- Water is leaking from the tank: This is the most common way people discover the tank needs replacing.
- Water is not as hot as it should be: There could be corrosion on the heating mechanism, making it necessary for you to keep turning up the thermostat to get enough hot water.
- Water aerators in your faucets are clogging: The water aerators are small screens that screw on the end of your faucets to give the water a nice smooth flow. If you take them off, and notice bits of plastic stuck in the screen, they could be coming from the water heater. The cold water intake tube is usually made of plastic and could be deteriorating.
- Reduced pressure when you turn on the hot water.
- Corrosion marks: You may start to see corrosion marks around the outside of the upper rim a/o the lower rim, or around the “nipples,” where the hot water exit pipe and the cold water intake pipe meet the tank.
BC Hydro offers some tips to make your water heater more efficient or just to cut your water heating costs:
- Use less water.
- Insulate your hot water pipes.
- If your tank is warm to the touch, you’re losing heat. You can buy an insulating blanket, but even though it seems simple to install, get a professional. If a blanket is put on a gas fired heater incorrectly, it could be hazardous.
- Reduce your water temperature to 55 to 60 degrees C. Keeping the heat no higher than 60 degrees will also help slow corrosion. Don’t go below 55ºC, or you risk developing harmful bacteria in your water system.
What should I do if the hot water tank ruptures?
You might discover that your hot water tank has ruptured when you step into a cold shower, or perhaps when you walk into a big flood in the basement. Here’s what you should do:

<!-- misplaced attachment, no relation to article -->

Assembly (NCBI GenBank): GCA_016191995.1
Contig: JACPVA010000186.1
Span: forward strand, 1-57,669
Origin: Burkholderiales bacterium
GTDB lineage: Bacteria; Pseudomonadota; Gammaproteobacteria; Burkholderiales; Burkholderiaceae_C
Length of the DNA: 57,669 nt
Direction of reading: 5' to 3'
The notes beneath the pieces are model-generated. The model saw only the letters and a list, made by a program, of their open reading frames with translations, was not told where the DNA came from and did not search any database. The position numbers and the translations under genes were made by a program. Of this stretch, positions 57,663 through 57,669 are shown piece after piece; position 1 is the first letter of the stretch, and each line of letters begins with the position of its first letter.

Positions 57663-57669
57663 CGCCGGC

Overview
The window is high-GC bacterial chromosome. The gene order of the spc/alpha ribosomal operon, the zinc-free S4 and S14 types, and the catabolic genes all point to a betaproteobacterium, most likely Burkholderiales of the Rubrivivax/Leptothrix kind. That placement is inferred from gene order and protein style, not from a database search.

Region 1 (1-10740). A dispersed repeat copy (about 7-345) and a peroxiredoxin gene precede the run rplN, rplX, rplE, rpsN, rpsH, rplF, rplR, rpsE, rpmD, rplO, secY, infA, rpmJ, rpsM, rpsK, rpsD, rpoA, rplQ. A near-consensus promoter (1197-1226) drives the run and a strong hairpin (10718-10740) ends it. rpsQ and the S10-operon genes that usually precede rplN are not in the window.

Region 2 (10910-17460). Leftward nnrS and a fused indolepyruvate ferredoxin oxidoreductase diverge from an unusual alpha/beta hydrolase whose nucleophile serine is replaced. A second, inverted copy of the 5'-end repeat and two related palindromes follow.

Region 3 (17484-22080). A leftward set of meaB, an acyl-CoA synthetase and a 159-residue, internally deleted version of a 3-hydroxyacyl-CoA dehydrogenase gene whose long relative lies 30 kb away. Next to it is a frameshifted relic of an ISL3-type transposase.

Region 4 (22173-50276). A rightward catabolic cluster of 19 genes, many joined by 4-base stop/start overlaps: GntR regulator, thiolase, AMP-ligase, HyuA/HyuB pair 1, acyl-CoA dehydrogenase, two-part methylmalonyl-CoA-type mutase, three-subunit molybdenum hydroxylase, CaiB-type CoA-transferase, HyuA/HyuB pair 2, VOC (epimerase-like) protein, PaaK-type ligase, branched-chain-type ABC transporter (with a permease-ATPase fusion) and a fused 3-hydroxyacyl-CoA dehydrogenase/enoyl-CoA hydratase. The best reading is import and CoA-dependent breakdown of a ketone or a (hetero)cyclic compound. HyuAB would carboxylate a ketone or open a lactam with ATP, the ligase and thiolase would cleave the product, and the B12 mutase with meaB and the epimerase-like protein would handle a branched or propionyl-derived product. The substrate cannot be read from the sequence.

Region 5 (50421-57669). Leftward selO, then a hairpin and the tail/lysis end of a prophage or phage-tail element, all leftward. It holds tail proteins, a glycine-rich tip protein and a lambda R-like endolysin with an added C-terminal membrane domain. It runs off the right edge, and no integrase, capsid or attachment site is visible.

- Shut off the water. There will be a water supply pipe on the heater itself, usually right at the top, where the water enters the tank from the main water line. Or you can just find your home’s main water shut-off valve. This is a good reminder to find outwhere your water shut off valve is if you don’t already know.
- Shut the power off. Hot water tanks all have heating elements which are designed to be submerged in water. If they continue to heat, with no water around them, you could be looking at a fire, in addition to a flood! You should be able to locate the breaker for the hot water tank on your circuit breaker board. If the tank is heated by gas, you’ll also need to shut off the gas. It may be wise to get out of your house until any built up gas dissipates.
- Contact your insurer. Generally speaking, home insurance policies cover the resultant water damage after a water tank ruptures. There are always exclusions and deductibles, so check with your agent to find out the type of coverage you have. You shouldn’t throw away anything until you’ve spoken to your adjuster. He may need to see the damaged items.
Of course, there are many things you can do to prevent water damage in your home, including the proper way to store valuable items in your basement. Check out Preventing Water Damage.
What will your home insurance company want to know?
If you’ve recently purchased home insurance, you may have been asked about the age of your hot water tank. Once a tank has passed its life expectancy, the odds are pretty good that it will corrode or leak sooner or later. You may find that insurance companies will advise you to replace your hot water tank in order to keep your rates low, or they may even decline to insure your house until the tank is replaced. A leaking or ruptured tank can cause significant water damage to a home.
It’s in everybody’s best interest to keep your hot water tank in tip-top shape, and to consider replacing it when it begins to show signs of wear. If you have any other questions, you can always contact Square One at 1.855.331.6933 for more information.